The second half of my fellowship at the University of Washington has been racing by! Here are a few of the things that have been keeping me busy during the last week.
Washington State social media network
I travelled down to Olympia to speak with a group of government officials who are working on digital media at the state, local and city level. Just like the European Commission, Washington State has a social media network that allows people from different government departments to exchange experiences.
I heard interesting examples from agencies as diverse as the Seattle Police (Tweets-by-beat), the Washington State Department of Natural Resources (Ear to the Ground blog) and the Washington State Health Care Authority (engagement of citizens and stakeholders in Medicaid and health care reform).
I spoke with the group about our experiences with social media in the European Union over the last few years. Although the contexts are very different, we were all struck with the similarities between the challenges we face (adapting to more conversational and interactive forms of dialogue, choosing the right channels, developing appropriate content, measuring impacts and demonstrating return on investment …).
Digital engagement in the USA and beyond
One of the things that continue to fascinate me is the potential for digital media to foster new forms of engagement between people and institutions. I have been searching for more examples of good practice that can hopefully inspire us in the EU, as we try to develop more inclusive approaches to policy-making.
I have been trying to use the opportunity of the fellowship to speak to as many different people as possible. During the last week, I have had great conversations (face-to-face or by phone) with open government activists, officials from local and city government, experts from think tanks, academics and consultants. The examples I have been looking at range from Iceland’s attempt to crowdsource a new constitution to examples of multimedia storytelling like Snow Fall by the New York Times.
I realize that I’m casting my net pretty wide, but I hope to be able to collect my thoughts and come up with some practical recommendations that I can take back with me to Brussels!
I have promised the students I am teaching at the University of Washington that one of the highlights of our class this quarter will be the opportunity to put some questions directly to EU decision-makers. We are cooperating with Debating Europe’s Schools initiative. It has been fun preparing for this, and Debating Europe is in itself a great example of digital engagement that illustrates the issues we have been looking at in class. I hope to be able to share the students’ questions and the responses from the EU institutions soon here on this blog!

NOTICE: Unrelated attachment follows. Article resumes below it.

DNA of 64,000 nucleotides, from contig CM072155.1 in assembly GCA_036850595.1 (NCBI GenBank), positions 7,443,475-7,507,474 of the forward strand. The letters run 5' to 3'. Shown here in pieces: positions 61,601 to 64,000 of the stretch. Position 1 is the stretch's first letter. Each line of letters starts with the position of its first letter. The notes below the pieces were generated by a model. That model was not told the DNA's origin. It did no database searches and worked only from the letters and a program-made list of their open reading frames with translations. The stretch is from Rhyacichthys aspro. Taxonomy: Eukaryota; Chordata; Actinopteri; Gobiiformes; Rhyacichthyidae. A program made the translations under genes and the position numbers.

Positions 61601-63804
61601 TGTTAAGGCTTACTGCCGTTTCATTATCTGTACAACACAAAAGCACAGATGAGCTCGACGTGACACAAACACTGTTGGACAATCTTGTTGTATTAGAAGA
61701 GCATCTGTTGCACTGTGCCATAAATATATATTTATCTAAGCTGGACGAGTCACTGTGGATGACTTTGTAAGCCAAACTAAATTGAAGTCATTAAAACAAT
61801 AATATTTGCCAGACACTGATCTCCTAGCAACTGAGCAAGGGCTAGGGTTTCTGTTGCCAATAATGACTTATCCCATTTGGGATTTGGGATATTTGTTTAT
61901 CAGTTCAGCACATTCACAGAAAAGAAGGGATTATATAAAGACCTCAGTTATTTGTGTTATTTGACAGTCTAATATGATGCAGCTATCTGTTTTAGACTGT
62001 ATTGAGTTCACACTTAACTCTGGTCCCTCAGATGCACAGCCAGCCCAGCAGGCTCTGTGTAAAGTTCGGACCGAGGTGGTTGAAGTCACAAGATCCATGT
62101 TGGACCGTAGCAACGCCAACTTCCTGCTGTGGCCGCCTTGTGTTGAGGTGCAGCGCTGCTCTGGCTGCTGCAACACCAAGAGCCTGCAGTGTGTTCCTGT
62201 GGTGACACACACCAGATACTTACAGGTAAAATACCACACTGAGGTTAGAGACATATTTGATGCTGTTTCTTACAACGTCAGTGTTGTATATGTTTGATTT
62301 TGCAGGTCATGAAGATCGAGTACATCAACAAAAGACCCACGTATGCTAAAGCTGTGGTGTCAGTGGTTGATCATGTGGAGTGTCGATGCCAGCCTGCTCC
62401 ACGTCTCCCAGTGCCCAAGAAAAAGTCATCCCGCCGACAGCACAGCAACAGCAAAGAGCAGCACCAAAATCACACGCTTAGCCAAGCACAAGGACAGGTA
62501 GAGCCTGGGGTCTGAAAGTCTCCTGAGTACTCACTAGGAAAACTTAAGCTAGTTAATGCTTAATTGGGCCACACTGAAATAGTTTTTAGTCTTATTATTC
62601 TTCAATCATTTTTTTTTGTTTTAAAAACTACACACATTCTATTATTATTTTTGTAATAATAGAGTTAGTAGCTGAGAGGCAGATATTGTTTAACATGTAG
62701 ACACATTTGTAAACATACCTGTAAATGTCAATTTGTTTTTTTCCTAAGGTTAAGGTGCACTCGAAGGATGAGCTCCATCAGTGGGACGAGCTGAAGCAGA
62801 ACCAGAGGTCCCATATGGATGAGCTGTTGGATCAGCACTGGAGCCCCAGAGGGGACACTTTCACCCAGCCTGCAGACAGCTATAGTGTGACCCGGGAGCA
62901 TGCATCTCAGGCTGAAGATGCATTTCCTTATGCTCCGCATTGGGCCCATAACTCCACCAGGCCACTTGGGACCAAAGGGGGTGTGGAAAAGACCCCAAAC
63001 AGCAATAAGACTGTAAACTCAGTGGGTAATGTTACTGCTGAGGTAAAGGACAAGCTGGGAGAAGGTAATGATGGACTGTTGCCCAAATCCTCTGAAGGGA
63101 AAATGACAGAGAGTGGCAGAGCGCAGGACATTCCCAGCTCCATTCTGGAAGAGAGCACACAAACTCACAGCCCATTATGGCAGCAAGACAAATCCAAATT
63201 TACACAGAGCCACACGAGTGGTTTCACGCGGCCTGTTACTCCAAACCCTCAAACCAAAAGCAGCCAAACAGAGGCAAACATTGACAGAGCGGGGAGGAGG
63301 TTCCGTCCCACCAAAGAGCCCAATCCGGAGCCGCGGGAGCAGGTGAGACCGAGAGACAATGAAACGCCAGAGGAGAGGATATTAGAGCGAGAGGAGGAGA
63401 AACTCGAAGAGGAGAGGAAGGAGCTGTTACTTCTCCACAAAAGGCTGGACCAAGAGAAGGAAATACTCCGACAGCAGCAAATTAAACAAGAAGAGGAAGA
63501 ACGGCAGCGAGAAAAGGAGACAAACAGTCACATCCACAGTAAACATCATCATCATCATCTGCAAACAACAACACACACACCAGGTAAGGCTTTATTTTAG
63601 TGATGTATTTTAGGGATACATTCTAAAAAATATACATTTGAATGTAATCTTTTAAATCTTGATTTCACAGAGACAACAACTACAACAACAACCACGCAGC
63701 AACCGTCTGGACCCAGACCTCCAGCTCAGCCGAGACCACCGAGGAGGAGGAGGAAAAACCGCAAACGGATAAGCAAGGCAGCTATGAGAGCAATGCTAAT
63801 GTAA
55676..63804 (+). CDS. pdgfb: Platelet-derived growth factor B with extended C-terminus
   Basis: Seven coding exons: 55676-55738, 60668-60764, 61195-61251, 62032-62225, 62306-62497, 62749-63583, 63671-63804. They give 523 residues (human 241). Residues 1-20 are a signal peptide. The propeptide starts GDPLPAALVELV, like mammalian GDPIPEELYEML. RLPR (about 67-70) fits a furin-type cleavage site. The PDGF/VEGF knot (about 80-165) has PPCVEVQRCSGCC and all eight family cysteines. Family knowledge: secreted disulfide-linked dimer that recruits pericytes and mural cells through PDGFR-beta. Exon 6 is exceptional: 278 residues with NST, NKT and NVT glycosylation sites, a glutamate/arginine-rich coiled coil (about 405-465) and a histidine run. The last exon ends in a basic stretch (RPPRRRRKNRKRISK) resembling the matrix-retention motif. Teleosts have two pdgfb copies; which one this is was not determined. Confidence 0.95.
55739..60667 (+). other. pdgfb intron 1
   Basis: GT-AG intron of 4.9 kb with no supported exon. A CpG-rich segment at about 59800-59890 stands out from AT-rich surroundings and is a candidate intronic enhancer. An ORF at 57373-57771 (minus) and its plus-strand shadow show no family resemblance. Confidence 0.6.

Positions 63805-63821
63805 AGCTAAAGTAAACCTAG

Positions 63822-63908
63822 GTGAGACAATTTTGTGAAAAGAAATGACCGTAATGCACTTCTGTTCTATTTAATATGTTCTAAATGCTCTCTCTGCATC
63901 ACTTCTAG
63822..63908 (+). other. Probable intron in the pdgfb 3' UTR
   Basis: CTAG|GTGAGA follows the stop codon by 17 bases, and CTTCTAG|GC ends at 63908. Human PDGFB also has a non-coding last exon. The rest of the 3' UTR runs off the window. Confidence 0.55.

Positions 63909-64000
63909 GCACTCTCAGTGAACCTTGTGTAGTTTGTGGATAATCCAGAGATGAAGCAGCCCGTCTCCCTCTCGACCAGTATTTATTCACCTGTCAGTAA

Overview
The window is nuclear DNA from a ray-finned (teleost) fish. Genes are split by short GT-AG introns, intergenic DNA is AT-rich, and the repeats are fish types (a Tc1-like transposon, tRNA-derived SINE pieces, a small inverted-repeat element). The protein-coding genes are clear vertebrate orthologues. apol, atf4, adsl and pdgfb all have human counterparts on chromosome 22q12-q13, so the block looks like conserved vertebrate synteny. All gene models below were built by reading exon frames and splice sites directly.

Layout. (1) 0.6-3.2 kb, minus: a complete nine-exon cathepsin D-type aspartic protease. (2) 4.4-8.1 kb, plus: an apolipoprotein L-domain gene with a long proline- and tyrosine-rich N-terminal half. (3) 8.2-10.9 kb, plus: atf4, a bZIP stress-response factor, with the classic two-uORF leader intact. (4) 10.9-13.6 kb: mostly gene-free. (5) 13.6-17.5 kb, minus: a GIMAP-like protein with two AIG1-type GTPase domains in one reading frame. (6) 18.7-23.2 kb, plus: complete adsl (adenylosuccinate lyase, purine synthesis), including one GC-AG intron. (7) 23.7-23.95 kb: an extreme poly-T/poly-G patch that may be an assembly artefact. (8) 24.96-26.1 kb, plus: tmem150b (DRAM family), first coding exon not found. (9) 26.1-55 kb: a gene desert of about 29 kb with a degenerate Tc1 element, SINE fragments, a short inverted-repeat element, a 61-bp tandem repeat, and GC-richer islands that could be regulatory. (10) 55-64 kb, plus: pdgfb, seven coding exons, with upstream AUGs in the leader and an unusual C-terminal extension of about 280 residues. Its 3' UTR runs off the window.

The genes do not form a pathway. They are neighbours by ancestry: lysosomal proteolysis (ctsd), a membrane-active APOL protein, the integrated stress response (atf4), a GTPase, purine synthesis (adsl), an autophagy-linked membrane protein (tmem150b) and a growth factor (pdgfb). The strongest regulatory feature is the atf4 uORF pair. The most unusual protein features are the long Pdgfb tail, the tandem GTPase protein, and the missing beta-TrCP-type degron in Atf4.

Teaching about Europe in British Columbia
Students in British Columbia may soon be better informed about the EU than their counterparts in Europe, following a Conference hosted by Capilano University and the British Columbia Social Studies Teachers Association. The Conference was designed to look at how teachers can include the European Union in classes on politics, economics and history.
Speaking during the opening session of the conference, I remarked that we could do with more events like this in Europe, given the low levels of awareness about the European Union reported in Eurobarometer surveys. I was really impressed by how enthusiastic and well-informed these Canadian teachers were. They were interested to hear about the resources the EU makes available to teachers, including the Teacher’s Corner of the Europa website and the game “Uni, le jeu des régions!”.
Capilano is the tenth University in the Pacific North West that I have visited during the last three months. I’ve got into the habit of buying mugs at each University and now have quite a collection from the University of Washington, University of British Columbia, Simon Fraser University, Washington State University, University of Idaho, Lewis-Clark College, University of Victoria, University of Puget Sound, Portland State University and Capilano University.
I will have to find some shelf space for these souvenirs of the fellowships programme when I get back to Brussels!